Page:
The maker community is an incredibly generous one, with thousands of makers of all ages and skill levels demonstrating, again and again, their eagerness to use their skills to help others. The example I always come back to is e-NABLE, whose community has grown to several thousand people dedicated to designing and 3D printing prosthetic hands and arms to donate to people in need. While they may be the most well-known organization creating free 3D printed prosthetics, they’re not the only one – and sometimes, individuals wow us just as much as organizations in terms of their determination and desire to help those in need.
Prashant Gade, a maker from Pune, India, is motivated by a desire to find solutions to real-world problems, of which amputation is a big one, particularly in developing countries. According to Gade, 80% of amputees live in developing nations, and less than 3% of them have access to prosthetic care. Even more staggering, he cites that one in five children in developing countries suffers from amputation. It was a five-year-old girl Gade met who motivated him to create a solution for as many of these children as possible.
The child was missing both of her arms from the elbows down, and while she has learned to adapt, she still obviously struggles with basic tasks such as feeding herself. Still, as you can see in the video below, she still grins and waves at the camera and shows a remarkable resourcefulness in functioning without most of her arms or any sort of prosthetic or assistive device.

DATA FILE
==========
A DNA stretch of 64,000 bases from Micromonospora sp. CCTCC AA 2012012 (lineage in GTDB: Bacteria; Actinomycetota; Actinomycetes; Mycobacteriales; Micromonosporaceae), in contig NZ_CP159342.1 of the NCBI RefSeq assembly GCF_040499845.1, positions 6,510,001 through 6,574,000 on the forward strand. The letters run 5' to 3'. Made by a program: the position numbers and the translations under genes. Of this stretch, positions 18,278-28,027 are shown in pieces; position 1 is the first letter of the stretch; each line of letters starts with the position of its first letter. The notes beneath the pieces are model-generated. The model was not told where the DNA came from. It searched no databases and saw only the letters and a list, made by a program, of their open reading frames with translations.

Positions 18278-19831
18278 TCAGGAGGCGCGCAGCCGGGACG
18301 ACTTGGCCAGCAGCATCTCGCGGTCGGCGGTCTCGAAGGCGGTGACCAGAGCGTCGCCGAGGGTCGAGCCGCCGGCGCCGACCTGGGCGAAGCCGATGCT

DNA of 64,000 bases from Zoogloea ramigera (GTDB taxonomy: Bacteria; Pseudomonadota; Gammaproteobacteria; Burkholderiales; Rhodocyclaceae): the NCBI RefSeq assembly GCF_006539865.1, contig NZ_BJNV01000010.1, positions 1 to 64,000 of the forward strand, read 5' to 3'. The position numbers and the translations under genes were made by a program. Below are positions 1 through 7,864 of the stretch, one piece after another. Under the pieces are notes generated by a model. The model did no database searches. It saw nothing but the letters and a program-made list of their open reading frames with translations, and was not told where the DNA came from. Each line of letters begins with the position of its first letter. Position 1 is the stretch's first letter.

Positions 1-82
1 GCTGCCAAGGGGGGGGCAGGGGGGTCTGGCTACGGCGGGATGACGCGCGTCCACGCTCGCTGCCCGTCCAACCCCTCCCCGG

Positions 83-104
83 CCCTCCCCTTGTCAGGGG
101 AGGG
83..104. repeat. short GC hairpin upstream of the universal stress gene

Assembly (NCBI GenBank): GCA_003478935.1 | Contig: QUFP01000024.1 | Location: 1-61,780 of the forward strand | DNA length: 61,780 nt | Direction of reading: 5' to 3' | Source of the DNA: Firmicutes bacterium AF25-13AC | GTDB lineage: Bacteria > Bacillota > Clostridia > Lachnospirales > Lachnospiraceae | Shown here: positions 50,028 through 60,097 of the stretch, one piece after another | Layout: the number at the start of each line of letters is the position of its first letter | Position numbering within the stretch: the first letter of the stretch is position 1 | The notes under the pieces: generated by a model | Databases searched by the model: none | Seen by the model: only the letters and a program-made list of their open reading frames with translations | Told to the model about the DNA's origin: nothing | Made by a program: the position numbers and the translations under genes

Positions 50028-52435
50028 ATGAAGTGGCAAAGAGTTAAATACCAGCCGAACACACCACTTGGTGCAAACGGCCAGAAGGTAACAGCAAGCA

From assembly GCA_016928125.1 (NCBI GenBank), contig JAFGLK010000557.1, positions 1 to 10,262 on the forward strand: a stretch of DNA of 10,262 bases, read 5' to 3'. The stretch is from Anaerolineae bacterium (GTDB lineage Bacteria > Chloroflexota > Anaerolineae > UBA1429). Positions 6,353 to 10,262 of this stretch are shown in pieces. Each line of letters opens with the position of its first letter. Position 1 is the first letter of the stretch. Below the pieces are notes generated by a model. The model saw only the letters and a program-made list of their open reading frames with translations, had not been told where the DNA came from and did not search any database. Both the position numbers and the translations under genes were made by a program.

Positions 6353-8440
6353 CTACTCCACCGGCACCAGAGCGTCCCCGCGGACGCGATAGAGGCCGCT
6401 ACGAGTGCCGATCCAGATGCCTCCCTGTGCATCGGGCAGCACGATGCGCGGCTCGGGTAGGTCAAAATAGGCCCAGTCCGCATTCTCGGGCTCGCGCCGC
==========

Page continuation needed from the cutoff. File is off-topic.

Meeting the girl led Gade to further research prosthetic devices, with the goal of one day returning to present the child with prosthetics that could help her function. His research ultimately led to the creation of Bio_Nick, a 3D printed electronic prosthetic arm actuated by signals from the foot. The device allows the user to grip, write, and perform other tasks that a natural arm can do, and Gade managed to create it for only $100. For a myoelectric prosthetic, that kind of low cost is unheard of; similar devices can cost up to $40,000.
Now Gade intends to make as many of the devices available to people – particularly children – at no cost. To raise the money needed, he’s launched an Indiegogo campaign with the goal of raising $150,000. Rewards are mostly in the form of official recognition: a $2 donation will get you a thank you message on social media, while for a pledge of $50, you’ll receive a video message from not only the Bio_Nick team but the child who directly benefits from your donation. For $100 you’ll get a T-shirt, and for $250 the team will engrave your name on one of the prosthetic devices, so that the child who receives it will know the name of the person who helped them.
For a campaign like this one, though, it’s never about the pledge rewards – it’s about solving a problem that derails the lives of millions of people across the country. India alone is home to 22 million people with disabilities, with children making up nearly 8 million of that number. Due to cost and lack of accessibility, most of these people never get the help they need, which is why it’s so vital that the maker community continues to put its skills and time towards leveraging inexpensive 3D printing technology to help as many people as possible. No one person or organization can reach everyone in need, so every time a new project arises to add to the global effort of helping the disabled, it’s a great day. Learn more about the Bio_Nick project below. Discuss further in the 3D Printed Electronic Prosthetic Arm forum over at 3DPB.com.